holding that CVS's pharmacy reminder calls fell within the TCPA's emergency exemptionSummary of this case from Dennis v. Amerigroup Wash., Inc.
CASE NO. 1:17-CV-1863
OPINION & ORDER
[Resolving Doc. 10] :
Plaintiff Shari Lindenbaum sued Defendant CVS Health Corporation for violations of the Telephone Consumer Protection Act (TCPA). Lindenbaum's complaint seeks class certification but the Court has not certified any class. Defendant now moves for judgment on the pleadings. Alternatively, Defendant moves to stay the case until the D.C. Circuit rules on the interpretation of TCPA provisions that it argues are relevant to this suit.
Doc. 10. Plaintiff opposes. Doc. 24. Defendant responds. Doc. 25.
Doc. 10. Plaintiff opposes. Doc. 24. Defendant responds. Doc. 25.
For the following reasons, the Court GRANTS Defendant's motion for judgment on the pleadings. As a result, the Court dismisses Defendant's motion for a stay as MOOT.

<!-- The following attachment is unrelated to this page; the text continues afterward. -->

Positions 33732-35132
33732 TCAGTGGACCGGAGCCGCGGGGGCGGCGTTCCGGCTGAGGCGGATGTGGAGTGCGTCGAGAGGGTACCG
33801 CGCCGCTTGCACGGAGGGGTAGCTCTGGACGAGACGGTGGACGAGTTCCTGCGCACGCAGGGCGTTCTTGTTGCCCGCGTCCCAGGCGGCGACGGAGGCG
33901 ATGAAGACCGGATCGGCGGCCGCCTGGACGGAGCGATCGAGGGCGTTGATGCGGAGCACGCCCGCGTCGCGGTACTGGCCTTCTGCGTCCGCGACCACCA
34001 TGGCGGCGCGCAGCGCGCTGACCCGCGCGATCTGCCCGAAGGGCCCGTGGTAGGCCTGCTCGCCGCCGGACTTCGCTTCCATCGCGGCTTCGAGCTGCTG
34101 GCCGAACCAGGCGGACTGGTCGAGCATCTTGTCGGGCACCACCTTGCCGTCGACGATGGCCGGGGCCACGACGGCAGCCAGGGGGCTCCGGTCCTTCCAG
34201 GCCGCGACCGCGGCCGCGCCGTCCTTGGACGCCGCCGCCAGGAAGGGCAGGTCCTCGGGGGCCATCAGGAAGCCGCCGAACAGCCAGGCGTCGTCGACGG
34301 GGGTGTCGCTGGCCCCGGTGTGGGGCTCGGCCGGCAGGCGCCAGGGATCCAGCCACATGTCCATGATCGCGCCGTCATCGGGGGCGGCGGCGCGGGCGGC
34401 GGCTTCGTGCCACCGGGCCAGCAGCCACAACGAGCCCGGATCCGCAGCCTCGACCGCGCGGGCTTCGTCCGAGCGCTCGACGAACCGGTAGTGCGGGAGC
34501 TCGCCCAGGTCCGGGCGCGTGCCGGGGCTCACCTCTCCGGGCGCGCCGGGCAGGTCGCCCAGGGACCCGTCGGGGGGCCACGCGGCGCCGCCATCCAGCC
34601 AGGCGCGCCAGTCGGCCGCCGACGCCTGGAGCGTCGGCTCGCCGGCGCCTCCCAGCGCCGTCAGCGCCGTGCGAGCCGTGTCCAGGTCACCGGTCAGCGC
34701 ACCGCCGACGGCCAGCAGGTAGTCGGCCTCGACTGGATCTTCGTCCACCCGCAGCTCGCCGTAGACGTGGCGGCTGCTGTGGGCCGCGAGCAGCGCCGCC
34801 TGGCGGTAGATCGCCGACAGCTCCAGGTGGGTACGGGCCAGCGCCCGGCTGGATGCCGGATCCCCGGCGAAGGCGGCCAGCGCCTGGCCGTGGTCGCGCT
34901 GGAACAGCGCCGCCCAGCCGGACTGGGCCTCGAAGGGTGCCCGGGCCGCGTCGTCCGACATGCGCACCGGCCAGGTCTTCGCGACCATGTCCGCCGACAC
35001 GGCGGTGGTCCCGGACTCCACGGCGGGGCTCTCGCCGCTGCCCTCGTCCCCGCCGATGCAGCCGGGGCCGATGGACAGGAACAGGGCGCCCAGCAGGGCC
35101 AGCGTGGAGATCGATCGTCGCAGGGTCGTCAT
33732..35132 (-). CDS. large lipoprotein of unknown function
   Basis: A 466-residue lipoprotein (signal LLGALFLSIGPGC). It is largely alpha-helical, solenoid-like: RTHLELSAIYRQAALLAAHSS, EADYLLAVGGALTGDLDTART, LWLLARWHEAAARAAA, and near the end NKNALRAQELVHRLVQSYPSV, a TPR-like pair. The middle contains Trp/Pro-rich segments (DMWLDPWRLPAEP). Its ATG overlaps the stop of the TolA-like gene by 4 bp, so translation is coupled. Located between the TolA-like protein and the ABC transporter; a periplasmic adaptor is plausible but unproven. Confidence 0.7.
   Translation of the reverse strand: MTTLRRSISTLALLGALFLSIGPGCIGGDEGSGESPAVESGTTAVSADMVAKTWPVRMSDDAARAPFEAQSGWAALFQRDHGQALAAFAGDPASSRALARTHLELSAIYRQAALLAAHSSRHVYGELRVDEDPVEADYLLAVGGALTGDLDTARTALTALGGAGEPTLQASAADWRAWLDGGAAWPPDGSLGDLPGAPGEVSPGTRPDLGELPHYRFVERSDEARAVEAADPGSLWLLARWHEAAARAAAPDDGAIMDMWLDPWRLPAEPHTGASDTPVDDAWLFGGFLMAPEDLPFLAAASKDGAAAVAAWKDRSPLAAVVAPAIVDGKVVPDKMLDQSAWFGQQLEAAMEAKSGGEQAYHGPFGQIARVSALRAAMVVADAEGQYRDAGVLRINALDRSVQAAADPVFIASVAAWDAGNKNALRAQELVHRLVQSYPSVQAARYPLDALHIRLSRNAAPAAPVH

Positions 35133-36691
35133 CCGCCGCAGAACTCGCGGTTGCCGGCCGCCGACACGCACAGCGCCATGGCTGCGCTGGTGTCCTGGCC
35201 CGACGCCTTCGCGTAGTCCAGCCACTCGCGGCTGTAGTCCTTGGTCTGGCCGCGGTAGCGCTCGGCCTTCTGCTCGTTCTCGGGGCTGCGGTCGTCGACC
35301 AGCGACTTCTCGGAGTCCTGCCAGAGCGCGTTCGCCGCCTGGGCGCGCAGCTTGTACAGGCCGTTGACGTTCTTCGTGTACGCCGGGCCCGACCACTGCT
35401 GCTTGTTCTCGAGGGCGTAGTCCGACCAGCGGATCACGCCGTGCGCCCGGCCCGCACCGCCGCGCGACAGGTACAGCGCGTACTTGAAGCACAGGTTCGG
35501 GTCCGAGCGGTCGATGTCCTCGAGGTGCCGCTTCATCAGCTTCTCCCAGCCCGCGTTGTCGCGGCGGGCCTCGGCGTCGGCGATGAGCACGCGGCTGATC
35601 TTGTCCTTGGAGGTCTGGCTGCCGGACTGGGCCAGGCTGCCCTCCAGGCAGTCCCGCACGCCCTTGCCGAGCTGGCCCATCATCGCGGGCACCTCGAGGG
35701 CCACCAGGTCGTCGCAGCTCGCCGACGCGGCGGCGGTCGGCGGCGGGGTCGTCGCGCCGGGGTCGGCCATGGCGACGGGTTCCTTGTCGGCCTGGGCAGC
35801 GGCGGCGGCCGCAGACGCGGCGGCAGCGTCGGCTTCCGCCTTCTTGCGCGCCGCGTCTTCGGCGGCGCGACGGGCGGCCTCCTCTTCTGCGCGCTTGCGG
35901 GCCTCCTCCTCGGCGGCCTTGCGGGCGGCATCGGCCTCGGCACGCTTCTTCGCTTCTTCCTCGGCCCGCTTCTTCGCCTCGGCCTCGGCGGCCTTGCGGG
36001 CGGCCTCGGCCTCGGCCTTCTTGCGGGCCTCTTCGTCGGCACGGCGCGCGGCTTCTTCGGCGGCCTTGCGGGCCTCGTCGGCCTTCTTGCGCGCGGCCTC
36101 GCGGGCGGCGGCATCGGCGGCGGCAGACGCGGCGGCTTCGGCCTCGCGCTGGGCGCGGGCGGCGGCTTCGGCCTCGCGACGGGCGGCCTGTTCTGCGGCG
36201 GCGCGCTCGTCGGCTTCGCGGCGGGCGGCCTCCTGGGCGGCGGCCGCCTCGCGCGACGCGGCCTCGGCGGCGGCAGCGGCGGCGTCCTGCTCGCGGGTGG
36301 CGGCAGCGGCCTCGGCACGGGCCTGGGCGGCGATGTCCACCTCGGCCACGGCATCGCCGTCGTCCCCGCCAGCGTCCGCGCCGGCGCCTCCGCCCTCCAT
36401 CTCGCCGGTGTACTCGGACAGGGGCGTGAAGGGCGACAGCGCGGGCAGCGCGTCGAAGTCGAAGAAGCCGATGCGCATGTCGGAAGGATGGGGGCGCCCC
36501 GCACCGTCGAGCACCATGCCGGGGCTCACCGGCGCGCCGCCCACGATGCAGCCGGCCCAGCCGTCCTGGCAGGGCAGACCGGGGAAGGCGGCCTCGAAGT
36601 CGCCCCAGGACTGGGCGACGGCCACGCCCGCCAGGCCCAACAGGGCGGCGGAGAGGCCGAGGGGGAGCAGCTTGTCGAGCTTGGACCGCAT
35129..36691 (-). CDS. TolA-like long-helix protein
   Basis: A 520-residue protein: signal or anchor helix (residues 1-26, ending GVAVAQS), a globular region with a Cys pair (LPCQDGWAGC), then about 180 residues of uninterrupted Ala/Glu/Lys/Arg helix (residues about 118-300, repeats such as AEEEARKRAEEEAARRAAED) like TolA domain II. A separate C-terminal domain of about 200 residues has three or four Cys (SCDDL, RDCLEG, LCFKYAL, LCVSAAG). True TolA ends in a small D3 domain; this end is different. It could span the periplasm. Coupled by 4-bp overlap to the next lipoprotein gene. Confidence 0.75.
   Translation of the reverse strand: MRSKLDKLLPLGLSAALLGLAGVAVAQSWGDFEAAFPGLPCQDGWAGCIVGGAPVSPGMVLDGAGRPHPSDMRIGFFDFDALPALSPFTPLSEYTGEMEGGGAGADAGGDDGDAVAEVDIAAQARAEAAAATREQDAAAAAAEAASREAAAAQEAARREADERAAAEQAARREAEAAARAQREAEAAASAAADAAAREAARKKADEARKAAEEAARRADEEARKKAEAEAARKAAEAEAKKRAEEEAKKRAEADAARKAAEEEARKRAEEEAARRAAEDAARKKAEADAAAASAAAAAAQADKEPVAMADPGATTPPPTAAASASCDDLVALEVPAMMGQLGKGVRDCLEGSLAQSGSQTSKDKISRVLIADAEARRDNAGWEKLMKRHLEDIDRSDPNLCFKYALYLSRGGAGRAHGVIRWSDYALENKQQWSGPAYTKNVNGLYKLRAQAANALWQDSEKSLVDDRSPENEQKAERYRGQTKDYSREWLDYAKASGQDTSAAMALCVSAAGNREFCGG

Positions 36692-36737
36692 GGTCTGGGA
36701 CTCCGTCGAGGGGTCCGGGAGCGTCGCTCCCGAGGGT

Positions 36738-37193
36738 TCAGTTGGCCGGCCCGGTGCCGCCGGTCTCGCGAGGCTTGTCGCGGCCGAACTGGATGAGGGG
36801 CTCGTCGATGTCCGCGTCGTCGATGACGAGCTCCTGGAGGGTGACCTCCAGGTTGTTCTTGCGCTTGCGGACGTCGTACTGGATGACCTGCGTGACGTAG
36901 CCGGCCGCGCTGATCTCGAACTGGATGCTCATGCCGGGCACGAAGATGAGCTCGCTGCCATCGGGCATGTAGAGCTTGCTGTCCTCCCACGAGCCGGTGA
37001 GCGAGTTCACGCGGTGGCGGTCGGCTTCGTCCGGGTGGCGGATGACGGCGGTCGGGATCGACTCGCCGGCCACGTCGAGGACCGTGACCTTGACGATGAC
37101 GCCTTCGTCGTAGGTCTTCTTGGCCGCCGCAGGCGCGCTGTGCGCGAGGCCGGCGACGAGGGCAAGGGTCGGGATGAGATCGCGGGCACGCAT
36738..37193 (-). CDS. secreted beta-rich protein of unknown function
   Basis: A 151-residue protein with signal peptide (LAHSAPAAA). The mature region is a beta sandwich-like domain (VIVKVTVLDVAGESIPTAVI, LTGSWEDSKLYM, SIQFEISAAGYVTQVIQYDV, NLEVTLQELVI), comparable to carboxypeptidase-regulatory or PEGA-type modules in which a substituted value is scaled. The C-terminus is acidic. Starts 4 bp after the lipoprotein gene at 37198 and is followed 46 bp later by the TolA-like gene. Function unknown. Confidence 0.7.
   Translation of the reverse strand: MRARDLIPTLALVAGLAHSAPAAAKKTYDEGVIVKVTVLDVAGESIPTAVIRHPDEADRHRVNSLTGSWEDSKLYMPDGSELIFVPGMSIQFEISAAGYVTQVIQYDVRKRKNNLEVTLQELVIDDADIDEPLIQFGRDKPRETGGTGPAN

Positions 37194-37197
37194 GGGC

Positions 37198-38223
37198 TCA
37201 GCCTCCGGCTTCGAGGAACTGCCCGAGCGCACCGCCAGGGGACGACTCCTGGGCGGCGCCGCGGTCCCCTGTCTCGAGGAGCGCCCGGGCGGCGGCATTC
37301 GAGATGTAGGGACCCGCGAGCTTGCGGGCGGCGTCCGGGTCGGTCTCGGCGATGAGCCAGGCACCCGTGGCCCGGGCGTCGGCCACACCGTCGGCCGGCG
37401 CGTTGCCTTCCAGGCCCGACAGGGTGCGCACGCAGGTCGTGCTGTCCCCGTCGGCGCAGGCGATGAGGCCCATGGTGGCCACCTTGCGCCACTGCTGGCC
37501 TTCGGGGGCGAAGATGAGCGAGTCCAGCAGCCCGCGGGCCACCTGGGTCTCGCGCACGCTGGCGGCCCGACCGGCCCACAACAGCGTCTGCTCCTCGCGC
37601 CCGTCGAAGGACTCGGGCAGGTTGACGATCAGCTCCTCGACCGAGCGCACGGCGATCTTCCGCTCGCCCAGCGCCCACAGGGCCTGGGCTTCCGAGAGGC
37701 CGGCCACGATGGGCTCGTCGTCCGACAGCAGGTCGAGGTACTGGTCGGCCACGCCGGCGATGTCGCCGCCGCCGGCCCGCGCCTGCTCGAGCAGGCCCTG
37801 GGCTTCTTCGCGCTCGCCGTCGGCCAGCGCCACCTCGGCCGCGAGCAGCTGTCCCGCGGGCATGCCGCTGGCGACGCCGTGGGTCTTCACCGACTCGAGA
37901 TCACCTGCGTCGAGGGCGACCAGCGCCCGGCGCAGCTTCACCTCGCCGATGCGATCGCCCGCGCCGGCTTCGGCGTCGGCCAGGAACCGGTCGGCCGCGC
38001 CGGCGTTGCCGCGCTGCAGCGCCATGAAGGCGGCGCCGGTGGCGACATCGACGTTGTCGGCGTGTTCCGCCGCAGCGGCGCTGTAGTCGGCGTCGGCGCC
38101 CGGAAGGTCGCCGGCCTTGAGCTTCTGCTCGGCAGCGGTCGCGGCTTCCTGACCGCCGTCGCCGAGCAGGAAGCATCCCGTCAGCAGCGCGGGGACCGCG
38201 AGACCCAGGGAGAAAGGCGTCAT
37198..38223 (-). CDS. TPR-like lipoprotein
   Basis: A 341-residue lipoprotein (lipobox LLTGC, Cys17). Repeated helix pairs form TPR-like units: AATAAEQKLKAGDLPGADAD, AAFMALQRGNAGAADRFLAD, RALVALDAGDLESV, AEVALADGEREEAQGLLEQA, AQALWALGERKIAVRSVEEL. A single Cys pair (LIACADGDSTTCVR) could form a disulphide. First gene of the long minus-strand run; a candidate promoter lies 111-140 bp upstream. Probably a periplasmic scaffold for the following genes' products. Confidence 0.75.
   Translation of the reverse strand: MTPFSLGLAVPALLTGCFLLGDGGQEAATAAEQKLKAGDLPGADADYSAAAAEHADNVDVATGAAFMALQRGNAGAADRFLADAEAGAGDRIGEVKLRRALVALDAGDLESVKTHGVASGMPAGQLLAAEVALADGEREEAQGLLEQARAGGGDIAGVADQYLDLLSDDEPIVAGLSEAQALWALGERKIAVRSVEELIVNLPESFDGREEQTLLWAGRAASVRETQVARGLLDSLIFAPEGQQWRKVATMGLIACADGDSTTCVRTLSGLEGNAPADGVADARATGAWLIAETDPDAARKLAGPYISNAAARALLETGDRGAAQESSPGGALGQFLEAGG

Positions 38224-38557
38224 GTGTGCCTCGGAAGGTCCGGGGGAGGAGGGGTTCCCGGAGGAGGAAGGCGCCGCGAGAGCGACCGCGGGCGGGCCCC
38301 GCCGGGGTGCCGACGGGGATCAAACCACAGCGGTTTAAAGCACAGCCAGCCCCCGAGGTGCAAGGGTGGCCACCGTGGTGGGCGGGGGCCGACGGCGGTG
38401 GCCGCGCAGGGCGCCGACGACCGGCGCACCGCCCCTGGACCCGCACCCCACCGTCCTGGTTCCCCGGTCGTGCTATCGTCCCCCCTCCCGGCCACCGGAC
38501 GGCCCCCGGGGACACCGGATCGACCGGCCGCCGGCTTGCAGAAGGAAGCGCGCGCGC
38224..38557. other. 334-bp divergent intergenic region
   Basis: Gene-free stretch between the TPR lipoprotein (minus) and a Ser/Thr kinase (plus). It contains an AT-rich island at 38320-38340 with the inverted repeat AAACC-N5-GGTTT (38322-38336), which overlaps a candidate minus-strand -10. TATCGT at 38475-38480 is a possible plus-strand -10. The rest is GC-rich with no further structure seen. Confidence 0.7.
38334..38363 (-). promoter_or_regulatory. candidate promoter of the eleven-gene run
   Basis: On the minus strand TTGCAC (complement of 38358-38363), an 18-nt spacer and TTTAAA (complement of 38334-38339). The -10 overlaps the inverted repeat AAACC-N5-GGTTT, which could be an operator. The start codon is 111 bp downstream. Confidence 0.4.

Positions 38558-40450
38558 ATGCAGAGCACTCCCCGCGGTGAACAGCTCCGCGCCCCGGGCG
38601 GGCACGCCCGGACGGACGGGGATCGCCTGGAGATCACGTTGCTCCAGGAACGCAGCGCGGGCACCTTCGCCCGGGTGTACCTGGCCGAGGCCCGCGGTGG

Plaintiff alleges that Defendant CVS Health Corporation made at least six prerecorded prescription reminder calls to her cellphone. Plaintiff allegedly received these calls between February 2017 and March 2017 from Defendant's Shaker Heights, Ohio retail pharmacy.
Doc. 1 at ¶¶ 32-38.
Id. at ¶¶ 35-36.
Plaintiff also alleges that she never provided "prior express written consent" to Defendant to receive the prerecorded calls. She believes that she received these calls from Defendant because she has a recycled cellphone number. She believes that Defendant's calls are intended for the previous subscriber of her cellphone number. Plaintiff alleges that her cellphone number has been registered on the National Do Not Call Registry since December 17, 2004.
Id. at ¶ 38.
Id. at ¶ 17.
Id. at ¶ 33.
On behalf of herself and a class yet to be certified, Plaintiff brings two counts of TCPA violations. The Court previously denied Plaintiff's motion to strike fifteen of Defendant's affirmative defenses.